When the United Kingdom voted to leave the European Union last month, the seaside town of Port Talbot in Wales eagerly went along with the move. Brexit was approved by some 57 percent of the town's residents.

Now some of them are wondering if they made the wrong decision.

The June 23 Brexit vote has raised questions about the fate of the troubled Port Talbot Works, Britain's largest surviving steel plant — a huge, steam-belching facility that has long been the town's biggest employer.

Solar Impulse 2 has landed in Cairo, completing the penultimate leg of its attempt to circumnavigate the globe using only the power of the sun.

The trip over the Mediterranean included a breathtaking flyover of the Pyramids. Check it out:

President Obama is challenging Americans to have an honest and open-hearted conversation about race and law enforcement. But even as he sits down at the White House with police and civil rights activists, Obama is mindful of the limits of that approach.

"I've seen how inadequate words can be in bringing about lasting change," the president said Tuesday at a memorial service for five law officers killed last week in Dallas. "I've seen how inadequate my own words have been."

Mice watching Orson Welles movies may help scientists explain human consciousness.

At least that's one premise of the Allen Brain Observatory, which launched Wednesday and lets anyone with an Internet connection study a mouse brain as it responds to visual information.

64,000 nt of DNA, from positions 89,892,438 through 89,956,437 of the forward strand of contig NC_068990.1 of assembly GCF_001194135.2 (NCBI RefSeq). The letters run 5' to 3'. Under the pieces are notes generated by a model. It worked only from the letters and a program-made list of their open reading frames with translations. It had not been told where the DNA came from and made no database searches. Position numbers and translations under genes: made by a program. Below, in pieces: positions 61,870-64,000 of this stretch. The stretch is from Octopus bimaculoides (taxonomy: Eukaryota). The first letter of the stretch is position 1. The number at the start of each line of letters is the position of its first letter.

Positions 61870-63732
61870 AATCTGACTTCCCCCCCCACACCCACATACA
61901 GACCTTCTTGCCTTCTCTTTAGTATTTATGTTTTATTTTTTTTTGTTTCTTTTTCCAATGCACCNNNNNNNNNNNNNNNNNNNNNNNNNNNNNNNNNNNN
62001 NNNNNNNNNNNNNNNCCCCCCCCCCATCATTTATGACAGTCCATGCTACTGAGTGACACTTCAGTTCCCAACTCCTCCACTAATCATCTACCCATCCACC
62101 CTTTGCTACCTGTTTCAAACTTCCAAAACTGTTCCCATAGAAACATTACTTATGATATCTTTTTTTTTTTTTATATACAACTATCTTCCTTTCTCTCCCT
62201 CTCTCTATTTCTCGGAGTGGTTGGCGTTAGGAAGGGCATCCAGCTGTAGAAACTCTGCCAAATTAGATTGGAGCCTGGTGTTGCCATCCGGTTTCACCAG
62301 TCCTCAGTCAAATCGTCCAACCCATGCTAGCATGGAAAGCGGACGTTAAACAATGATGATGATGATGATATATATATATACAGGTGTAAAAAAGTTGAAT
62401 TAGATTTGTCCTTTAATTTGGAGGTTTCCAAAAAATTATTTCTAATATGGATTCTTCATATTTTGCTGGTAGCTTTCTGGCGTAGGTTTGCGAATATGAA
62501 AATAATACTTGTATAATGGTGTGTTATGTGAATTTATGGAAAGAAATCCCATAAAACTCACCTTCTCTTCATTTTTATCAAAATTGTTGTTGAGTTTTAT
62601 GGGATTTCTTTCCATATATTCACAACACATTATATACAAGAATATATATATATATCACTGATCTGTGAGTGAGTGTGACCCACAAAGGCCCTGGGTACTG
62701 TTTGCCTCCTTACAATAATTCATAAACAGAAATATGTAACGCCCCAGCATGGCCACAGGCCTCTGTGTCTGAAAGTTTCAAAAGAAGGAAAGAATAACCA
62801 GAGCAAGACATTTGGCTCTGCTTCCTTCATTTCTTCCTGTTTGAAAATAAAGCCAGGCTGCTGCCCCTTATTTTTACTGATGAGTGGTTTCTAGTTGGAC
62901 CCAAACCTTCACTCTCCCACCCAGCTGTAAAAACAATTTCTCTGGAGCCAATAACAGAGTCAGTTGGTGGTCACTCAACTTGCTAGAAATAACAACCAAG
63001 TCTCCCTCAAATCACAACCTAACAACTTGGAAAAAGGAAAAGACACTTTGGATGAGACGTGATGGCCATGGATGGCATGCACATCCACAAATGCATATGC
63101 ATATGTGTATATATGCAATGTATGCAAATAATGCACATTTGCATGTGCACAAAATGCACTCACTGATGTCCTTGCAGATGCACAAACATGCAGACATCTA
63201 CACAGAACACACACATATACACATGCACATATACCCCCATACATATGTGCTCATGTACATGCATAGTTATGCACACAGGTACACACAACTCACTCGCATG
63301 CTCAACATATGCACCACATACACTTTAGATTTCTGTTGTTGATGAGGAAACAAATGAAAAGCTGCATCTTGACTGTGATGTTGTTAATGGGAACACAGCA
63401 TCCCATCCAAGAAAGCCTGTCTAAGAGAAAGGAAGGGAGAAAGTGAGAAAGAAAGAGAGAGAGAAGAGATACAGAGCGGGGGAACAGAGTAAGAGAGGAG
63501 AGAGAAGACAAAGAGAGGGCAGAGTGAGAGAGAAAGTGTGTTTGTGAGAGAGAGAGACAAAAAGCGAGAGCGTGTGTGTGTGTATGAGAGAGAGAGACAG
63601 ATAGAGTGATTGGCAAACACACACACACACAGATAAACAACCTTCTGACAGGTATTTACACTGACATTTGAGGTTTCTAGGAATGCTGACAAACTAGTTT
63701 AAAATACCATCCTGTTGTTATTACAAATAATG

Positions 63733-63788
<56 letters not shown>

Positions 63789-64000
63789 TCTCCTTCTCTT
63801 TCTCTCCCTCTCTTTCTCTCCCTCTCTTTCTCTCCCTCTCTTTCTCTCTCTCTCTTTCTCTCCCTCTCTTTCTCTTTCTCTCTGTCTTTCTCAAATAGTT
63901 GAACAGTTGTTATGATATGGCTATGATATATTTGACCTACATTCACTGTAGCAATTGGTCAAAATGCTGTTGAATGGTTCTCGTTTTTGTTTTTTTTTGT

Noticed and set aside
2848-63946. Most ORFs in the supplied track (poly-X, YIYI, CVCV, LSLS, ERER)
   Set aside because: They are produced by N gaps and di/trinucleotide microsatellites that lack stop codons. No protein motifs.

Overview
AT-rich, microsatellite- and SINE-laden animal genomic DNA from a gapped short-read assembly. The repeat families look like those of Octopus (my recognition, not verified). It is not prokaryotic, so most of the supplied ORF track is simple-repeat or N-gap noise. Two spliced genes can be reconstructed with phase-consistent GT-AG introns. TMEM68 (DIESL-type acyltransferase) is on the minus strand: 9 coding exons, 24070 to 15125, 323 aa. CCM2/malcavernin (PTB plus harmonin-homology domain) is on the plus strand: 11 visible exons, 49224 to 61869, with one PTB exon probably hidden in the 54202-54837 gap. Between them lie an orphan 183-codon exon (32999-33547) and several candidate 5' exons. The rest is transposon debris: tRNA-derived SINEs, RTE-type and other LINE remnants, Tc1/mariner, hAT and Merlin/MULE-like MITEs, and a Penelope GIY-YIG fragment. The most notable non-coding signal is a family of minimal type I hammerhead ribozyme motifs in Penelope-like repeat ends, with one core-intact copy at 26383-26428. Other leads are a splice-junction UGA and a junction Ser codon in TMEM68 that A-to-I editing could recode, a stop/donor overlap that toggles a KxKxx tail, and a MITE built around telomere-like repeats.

The FBI says it is giving up on the D.B. Cooper investigation, 45 years after the mysterious hijacker parachuted into the night with $200,000 in a briefcase, becoming an instant folk figure.

"Following one of the longest and most exhaustive investigations in our history," the FBI's Ayn Dietrich-Williams said in a statement, "the FBI redirected resources allocated to the D.B. Cooper case in order to focus on other investigative priorities."

This is the first in a series of essays concerning our collective future. The goal is to bring forth some of the main issues humanity faces today, as we move forward to uncertain times. In an effort to be as thorough as possible, we will consider two kinds of threats: those due to natural disasters and those that are man-made. The idea is to expose some of the dangers and possible mechanisms that have been proposed to deal with these issues. My intention is not to offer a detailed analysis for each threat — but to invite reflection and, hopefully, action.

Alabama authorities say a home burglary suspect has died after police used a stun gun on the man.  Birmingham police say he resisted officers who found him in a house wrapped in what looked like material from the air conditioner duct work.  The Lewisburg Road homeowner called police Tuesday about glass breaking and someone yelling and growling in his basement.  Police reportedly entered the dwelling and used a stun gun several times on a white suspect before handcuffing him.  Investigators say the man was "extremely irritated" throughout and didn't obey verbal commands.

It can be hard to distinguish among the men wearing grey suits and regulation haircuts on Pennsylvania Avenue in Washington. But David Margolis always brought a splash of color.

It wasn't his lovably disheveled wardrobe, or his Elvis ring, but something else: the force of his flamboyant personality. Margolis, a graduate of Harvard Law School, didn't want to fit in with the crowd. He wanted to stand out.